Does Brexit deal mean no forms to access Great Britain?

CLAIM: The current negotiated deal for the UK leaving the EU outlines no forms, checks, or barriers of any kind for goods leaving Northern Ireland to Great Britain.

CONCLUSION: INACCURATE WITH CONSIDERATION. While no customs export declaration forms would be required (as Northern Ireland will remain in a UK-wide customs area), exit summary declarations will be required to move goods between Northern Ireland and Great Britain. These declarations represent a new intervention, in addition to existing checks.

Does Brexit deal mean no forms to access Great Britain?

In a tweet published by Manufacturing NI on 8 November 2019, Irwin Armstrong (a former Conservatives NI chair and candidate, and founder of CIGA Healthcare, with headquarters in Ballymena, Northern Ireland) asked Prime Minister Boris Johnston: “Can I go back to my company … and tell my staff that we will not be filling in any customs declarations for goods leaving Northern Ireland to go to (Great Britain)?”

Prime Minister Johnston replied: “You can … If somebody asks you to do that [fill in a customs declaration form], tell them to ring up the Prime Minister, and I will direct them to throw that form in the bin.”

Mr Armstrong then replied, “Because Steve Barclay [MP; Secretary of State, Exiting the European Union] said we would [have to fill in a customs declaration form].”

Prime Minister Johnston replied further: “No … There will be no forms, no checks, no barriers of any kind. You will have unfettered access.”

What did Steve Barclay say?

On 21 October 2019, at a meeting of the House of Lord’s European Union Select Committee, Lord (Stewart) Wood asked Stephen Barclay MP: “Will Northern Ireland businesses that trade with Great Britain have to complete export declarations?”

Barclay answered, “From Northern Ireland to Great Britain? No, because we’ve said in terms of, from Northern Ireland to Great Britain, that it will be frictionless. And so there wouldn’t be export…”

Lord (Stewart) Wood: “Even though the EU customs code says that when goods leave, they do have to complete these declarations?”

Stephen Barclay: “I would have to come back and write to you on that. My recollection was that there weren’t requirements coming from Northern Ireland to Great Britain on that, but I’m not sure.” A few minutes later he clarified himself: “Just to be clear, the exit summary declarations will be required in terms of Northern Ireland to Great Britain.”

What is the difference between a customs declaration and an exit summary declaration?

As summarised by the Tax Authorities of the Netherlands, before goods leave the European Union’s customs territory, you must submit a “pre-departure declaration”, in one of three types:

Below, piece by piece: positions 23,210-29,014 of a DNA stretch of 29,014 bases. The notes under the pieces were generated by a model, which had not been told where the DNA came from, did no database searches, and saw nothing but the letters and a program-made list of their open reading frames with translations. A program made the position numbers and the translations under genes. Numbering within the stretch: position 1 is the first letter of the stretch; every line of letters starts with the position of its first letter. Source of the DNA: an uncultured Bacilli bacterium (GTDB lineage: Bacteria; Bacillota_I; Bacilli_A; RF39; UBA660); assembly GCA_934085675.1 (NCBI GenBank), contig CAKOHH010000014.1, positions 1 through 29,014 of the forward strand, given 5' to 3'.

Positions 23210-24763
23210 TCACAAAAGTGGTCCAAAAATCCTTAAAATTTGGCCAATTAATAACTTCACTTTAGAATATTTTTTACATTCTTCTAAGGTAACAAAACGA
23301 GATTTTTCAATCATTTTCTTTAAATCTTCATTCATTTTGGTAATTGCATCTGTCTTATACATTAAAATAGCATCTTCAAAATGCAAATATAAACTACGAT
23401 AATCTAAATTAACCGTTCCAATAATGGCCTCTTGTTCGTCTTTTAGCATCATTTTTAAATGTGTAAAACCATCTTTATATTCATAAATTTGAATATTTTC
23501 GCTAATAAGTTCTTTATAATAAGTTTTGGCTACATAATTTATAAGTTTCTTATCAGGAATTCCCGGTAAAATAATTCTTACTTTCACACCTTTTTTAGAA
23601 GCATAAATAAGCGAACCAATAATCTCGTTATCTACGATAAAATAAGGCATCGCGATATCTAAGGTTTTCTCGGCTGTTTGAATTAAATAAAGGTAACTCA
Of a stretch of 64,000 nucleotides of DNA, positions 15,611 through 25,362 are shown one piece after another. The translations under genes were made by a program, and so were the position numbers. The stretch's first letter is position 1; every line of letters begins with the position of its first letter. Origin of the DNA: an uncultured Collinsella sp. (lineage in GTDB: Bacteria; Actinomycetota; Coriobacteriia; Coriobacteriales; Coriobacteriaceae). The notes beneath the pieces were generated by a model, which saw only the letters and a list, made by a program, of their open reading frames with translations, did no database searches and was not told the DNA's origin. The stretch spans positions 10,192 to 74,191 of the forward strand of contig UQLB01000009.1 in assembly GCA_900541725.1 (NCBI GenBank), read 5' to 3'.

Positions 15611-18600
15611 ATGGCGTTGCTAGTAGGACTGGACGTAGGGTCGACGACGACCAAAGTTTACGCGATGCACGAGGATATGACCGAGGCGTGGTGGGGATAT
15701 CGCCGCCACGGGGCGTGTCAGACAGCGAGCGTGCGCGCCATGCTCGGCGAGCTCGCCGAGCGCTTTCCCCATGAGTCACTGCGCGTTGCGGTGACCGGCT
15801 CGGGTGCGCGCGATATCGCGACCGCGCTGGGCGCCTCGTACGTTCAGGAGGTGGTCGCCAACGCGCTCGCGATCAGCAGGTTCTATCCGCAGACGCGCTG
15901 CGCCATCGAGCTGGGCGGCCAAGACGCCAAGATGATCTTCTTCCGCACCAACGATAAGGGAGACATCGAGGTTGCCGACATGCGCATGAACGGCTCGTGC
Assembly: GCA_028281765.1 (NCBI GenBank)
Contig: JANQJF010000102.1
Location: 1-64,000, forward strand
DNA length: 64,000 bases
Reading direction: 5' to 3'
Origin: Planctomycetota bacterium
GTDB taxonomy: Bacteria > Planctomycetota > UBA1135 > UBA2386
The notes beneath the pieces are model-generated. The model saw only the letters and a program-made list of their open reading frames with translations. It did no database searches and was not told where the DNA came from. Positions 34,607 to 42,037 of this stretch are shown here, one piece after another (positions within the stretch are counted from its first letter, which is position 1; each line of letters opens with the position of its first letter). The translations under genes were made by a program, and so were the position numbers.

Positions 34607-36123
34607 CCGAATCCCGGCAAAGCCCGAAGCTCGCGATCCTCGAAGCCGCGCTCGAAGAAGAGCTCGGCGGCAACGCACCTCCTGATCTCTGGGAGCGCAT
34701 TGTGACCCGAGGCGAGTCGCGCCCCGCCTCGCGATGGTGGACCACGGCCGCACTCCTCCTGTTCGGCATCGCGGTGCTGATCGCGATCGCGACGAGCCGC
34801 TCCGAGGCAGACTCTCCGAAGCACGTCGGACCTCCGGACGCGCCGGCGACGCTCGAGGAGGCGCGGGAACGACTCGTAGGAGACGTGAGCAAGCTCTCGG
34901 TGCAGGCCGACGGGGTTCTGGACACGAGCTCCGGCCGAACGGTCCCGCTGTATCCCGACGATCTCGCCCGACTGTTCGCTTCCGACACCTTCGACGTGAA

1. a customs declaration (“export declaration”)
  2. a re-export declaration
  3. an exit summary declaration

If the UK leaves the EU under the current agreement, and Northern Ireland remains as an integral part of the UK and thus its single customs territory (i.e. not part of the EU customs territory), there would be no question of Northern Ireland persons (individuals and businesses) having to complete an EU customs declaration/export declaration of bringing goods originating in Northern Ireland across to Great Britain.

In this regard, both Prime Minister Boris Johnson MP and Stephen Barclay MP are correct in their statements that there would be no customs declaration or export declarations for Northern Ireland businesses trading with Great Britain.

But trading does not cover the act of merely moving goods across the UK.

Post UK departure from the EU, there is the issue of a boundary on the island of Ireland between a member state (UK) and non-member state (Ireland). The EU will treat this as an economic border, and therefore will want to keep track of goods across it. As a compromise, the current UK-EU agreement allows Northern Ireland to retain access to the EU single market, but Northern Ireland businesses will have to comply with the EU’s custom code by completing an EU exit summary declaration when they move goods into Great Britain.

Effectively, the EU is treating Northern Ireland as if it is in the EU customs territory (de facto), but the EU cannot compel Northern Ireland companies to comply with customs declarations/export declarations (because Northern Ireland will remain within the UK’s custom area, de jure). Exit summary declarations are the compromise for Northern Ireland’s access to the EU single market.

Nonetheless, having to complete exit summary declarations is a new requirement, as an outcome of the current agreement. It is not accurate to say that there will be no forms, checks, or barriers of any kind for goods leaving Northern Ireland to Great Britain.

Image: Photo by Steve6326 used by license Dreamstime.com


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